Grade 7 – United States History I

I: New York State Geography

Study the basics of geography and how it affected the growth of New York throughout history. Analyze maps and data to see how your hometown may have been affected.

II: Native Americans

These lessons will focus on the Native American cultures of New York and the impact of European exploration. Compare and contrast the differences between many cultures in this year's first DBQ.

III: Explorers

European explorers navigated the seas looking for new trade routes. Explore how they traveled and ultimately impacted the world (pun intended!)

IV: Colonization

The Thirteen Original Colonies! Shout 'em! Scout 'em! Tell all about 'em! One by one until we've given a day to every one that's in the U.S.A. (remix)

V: Colonial Life

Learn what life was like in the colonies for men, women, and children. Explore the differences between social classes, regions, and industries.

VI: Road to War

Find out what caused so much tension between the English colonies and their mother country and led many colonists to declare their independence.

VII: Revolutionary War

From the shot heard "around the world" to the surrender at Yorktown, follow the colonists on their road to forming a new nation.

VIII: Forming a Nation

Take a look at how the United States government began to form itself. Examine the struggles and complications of the founding fathers.

IX: Westward Expansion

How did the United States expand from the Thirteen Original Colonies? Find out here as Manifest Destiny sweeps through the nation.

Slavery in America

Discern fact vs. fiction about American slavery in the North and South in the years leading up to the Civil War.

The American Civil War

Learn more about the war that has claimed the most US citizens lives in history.

SYLLABUS (Click here to download)

Mr. Shinski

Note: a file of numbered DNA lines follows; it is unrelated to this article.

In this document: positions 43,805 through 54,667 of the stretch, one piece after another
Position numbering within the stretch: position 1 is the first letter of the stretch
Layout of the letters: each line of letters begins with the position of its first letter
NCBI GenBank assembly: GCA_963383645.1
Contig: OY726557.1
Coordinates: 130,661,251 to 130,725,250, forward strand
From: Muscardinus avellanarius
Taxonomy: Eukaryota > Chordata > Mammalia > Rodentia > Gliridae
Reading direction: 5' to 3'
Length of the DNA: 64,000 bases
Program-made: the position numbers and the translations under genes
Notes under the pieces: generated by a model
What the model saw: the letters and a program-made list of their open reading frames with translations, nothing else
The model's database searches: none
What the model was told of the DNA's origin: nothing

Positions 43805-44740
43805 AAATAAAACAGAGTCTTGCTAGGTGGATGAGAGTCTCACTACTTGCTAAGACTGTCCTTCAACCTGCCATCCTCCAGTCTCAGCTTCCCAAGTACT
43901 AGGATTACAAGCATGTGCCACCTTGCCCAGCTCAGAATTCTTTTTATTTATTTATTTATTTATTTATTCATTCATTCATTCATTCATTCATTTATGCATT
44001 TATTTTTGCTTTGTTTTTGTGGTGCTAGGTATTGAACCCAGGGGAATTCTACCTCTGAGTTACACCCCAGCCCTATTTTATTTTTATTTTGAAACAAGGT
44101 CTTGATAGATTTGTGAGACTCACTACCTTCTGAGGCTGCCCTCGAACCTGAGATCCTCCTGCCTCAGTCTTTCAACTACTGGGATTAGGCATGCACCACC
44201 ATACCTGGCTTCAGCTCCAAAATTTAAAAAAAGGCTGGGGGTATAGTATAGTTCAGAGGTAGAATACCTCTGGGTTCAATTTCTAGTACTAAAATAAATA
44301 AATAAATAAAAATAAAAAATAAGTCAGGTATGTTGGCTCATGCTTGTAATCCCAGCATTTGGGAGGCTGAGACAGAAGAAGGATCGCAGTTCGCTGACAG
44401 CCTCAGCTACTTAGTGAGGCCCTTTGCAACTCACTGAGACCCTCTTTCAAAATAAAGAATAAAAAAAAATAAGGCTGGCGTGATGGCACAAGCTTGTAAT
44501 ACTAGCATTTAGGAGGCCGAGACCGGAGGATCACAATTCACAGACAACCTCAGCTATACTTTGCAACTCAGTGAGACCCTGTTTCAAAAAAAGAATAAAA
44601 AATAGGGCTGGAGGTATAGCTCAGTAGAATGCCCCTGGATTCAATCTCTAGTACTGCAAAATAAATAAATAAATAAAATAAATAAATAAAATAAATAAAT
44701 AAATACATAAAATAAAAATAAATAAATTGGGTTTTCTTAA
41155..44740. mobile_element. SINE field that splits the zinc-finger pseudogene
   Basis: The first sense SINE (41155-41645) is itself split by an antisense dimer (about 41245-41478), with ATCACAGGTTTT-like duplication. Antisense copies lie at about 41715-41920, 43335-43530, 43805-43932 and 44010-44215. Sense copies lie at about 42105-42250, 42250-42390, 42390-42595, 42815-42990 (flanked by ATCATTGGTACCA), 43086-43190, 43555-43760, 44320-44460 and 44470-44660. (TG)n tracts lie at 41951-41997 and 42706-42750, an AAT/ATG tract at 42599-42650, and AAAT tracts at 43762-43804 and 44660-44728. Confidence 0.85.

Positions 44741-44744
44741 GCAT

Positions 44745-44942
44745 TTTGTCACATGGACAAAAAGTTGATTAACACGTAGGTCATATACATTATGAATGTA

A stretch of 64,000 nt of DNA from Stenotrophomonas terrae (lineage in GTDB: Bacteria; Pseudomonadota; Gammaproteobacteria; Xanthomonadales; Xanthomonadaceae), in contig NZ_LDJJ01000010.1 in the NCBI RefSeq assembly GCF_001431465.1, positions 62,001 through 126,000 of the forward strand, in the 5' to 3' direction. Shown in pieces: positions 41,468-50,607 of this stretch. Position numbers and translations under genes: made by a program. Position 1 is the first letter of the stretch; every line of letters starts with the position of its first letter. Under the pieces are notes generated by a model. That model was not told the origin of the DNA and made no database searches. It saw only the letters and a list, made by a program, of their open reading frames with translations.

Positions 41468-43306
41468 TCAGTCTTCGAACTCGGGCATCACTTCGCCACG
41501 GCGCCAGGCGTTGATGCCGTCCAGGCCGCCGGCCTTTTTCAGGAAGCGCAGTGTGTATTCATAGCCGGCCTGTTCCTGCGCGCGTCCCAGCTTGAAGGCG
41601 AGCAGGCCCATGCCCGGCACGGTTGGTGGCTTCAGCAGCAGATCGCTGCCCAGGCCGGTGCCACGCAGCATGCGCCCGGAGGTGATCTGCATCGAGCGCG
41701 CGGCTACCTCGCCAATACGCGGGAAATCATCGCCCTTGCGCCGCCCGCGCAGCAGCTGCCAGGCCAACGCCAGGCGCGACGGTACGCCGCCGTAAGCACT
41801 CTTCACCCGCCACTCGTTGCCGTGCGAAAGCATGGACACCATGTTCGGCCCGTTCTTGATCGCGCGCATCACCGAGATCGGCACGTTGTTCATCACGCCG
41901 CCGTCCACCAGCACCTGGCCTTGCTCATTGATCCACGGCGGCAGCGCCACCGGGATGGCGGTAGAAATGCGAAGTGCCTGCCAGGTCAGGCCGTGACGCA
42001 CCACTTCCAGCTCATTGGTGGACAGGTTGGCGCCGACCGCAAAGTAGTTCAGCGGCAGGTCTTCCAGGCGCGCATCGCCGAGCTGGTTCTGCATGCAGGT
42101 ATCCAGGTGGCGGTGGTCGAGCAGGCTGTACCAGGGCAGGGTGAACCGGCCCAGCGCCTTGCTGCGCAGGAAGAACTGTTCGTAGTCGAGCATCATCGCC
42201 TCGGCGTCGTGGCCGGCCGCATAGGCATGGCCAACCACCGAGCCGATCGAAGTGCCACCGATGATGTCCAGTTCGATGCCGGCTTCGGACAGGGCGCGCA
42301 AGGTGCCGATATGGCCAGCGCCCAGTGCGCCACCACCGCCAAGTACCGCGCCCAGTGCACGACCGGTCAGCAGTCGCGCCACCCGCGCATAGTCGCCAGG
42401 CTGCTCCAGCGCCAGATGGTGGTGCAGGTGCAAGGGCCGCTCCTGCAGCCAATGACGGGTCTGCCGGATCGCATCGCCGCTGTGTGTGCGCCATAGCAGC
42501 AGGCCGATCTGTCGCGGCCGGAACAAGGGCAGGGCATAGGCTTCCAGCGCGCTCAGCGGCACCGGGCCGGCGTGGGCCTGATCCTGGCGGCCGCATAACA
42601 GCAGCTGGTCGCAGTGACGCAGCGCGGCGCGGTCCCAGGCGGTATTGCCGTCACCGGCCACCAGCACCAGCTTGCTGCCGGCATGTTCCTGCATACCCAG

Class website:
7th Grade American History

“Few will have the greatness to bend history itself; but each of us can work to change a small portion of events, and in the total; of all those acts will be written the history of this generation.”
-Robert Kennedy

Welcome to junior high! Life may be a little different in school now and your path to your future has hit overdrive. This year in class we will be studying the settling of North America all the way up to the end of the Civil War. In the years studied we will trace the development of the United States politically, socially, physically, and even emotionally to try and relive the moments that have defined the country. Our goal is to go well beyond the facts and dig deeper! We will be following the NYS Social Studies Standards, Common Core Standards (ELA), and the NYS Common Core ELA Shifts.

Target Skills to Develop:
Writing – Expository writing, creating claims, justifying statements with factual evidence from texts.
Reading – Critical analysis, text coding and annotating.
Social studies literacy elements – Maps, tables, charts, graphs, diagrams
Character – The mental and moral qualities of an individual. Tolerance and empathy will be developed through out study of human history including tragedies and great acts of kinds and sacrifice.

Methods of Instruction: